There’s been a lot of noise on the gender pay gap recently. Research has suggested 2 of the key contributing reasons to this gap are the part-time pay penalty and a greater responsibility on women for childcare and other unpaid caring responsibilities.
A TUC study claims that women who become mothers before the age of 33 earn 15% less than their female colleagues without children.
The Department for Business, Innovation and Skills (BIS) and the Equality and Human Rights Commission (EHRC) undertook joint research into maternity leave. This looked at the experiences of over 3,250 employees and over 3000 employers and found widespread discrimination and disadvantage. The 2016 report, found that:
- 77% of employees claimed to have experienced a negative or discriminatory experience either during their pregnancy, their maternity leave or on their return to work.
- 68% of women submitted flexible working requests – whilst around 75% were approved, many reported some kind of negative treatment or experience due to their flexible working arrangements.
- 20% of mothers reported harassment or negative comments related to pregnancy or flexible working from their employer and/or colleagues.
- 11% of mothers reported that they were either dismissed; made compulsorily redundant, where mothers in their workplace were not; or treated so poorly they felt they had to leave their job.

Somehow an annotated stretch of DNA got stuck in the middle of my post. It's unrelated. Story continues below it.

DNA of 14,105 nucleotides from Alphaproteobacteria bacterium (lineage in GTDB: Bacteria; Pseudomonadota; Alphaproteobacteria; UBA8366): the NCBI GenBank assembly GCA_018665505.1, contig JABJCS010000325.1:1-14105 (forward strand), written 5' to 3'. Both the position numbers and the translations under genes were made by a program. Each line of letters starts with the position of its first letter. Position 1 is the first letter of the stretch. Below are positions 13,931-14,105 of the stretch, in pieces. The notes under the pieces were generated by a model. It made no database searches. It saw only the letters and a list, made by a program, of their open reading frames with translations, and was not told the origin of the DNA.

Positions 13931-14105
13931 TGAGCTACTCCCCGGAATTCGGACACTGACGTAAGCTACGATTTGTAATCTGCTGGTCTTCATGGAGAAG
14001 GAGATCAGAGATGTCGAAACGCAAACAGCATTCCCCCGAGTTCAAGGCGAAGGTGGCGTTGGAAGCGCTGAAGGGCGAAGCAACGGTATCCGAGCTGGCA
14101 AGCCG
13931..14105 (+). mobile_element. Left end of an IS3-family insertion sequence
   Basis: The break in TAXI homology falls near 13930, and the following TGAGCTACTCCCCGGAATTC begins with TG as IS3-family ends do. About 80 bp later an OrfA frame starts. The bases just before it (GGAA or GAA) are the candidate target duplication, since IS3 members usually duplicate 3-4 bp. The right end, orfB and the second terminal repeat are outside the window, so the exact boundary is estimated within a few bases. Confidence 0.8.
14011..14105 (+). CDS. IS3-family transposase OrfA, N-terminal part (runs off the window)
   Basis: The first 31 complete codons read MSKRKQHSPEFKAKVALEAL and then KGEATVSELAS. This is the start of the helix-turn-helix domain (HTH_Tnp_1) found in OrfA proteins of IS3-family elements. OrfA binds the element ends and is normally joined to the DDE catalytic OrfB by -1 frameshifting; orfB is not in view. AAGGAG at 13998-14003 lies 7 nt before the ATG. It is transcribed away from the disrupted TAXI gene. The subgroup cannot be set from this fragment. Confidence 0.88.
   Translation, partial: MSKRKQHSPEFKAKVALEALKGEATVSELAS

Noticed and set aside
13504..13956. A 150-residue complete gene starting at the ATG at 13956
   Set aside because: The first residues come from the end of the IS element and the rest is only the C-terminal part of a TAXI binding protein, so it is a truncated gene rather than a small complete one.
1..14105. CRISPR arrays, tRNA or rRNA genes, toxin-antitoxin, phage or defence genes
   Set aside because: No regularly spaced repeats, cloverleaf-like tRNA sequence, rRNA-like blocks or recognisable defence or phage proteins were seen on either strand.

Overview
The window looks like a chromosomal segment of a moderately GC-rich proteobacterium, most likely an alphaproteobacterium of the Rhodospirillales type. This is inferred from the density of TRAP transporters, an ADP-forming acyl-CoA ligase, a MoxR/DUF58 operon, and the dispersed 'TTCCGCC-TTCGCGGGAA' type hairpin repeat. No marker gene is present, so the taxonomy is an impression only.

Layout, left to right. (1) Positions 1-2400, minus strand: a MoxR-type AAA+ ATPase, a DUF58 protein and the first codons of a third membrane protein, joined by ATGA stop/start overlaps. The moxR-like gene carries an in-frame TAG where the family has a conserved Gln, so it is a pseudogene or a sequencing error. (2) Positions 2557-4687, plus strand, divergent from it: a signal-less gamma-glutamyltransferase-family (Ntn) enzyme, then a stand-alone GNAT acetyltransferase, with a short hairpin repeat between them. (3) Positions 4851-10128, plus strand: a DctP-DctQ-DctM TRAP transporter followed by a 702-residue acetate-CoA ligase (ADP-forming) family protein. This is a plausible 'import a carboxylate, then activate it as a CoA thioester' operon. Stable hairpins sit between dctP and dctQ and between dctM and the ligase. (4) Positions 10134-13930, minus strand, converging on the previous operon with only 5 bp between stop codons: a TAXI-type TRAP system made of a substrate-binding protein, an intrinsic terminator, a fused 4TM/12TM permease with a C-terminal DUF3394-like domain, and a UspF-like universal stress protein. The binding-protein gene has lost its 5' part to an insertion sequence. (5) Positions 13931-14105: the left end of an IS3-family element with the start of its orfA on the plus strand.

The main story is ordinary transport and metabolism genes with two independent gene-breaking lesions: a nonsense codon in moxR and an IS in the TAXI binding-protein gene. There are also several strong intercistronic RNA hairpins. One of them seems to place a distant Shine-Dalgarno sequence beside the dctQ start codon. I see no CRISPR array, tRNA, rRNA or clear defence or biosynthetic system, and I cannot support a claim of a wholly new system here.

- 10% of mothers said their employer discouraged them from attending antenatal appointments.
The Equality and Human Rights Commission made a number of recommendations influencing the government in strengthening the law on recruitment questions asked in the HR process.
70% of the employers surveyed stated that women should declare pregnancies at interview stage with 25% feeling it was reasonable to ask women about motherhood plans during the recruitment process.
The Government also confirmed that the Health and Safety Executive will aim to ensure any general risk assessment information deals with potential risks to employees (in particular those working within the care, leisure and other service industries where 54% of new and expectant mothers experienced risks to, or effects on, their health and safety).
So while some women continue to face difficulties, it seems these kind issues will only be solved by changing attitudes not just through legislative changes.
What can your business do?
- Ensure that your maternity and family leave policy is robust and comprehensive giving your employees access to the information they need.
- Check you have a robust process for pregnancy risk assessments.
- Train your managers to avoid discriminatory questions in the interview process and to make appointment decisions on the basis of ability only. Fears about whether a candidate may take maternity leave in the future should not form part of any recruitment decision.
Shared parental leave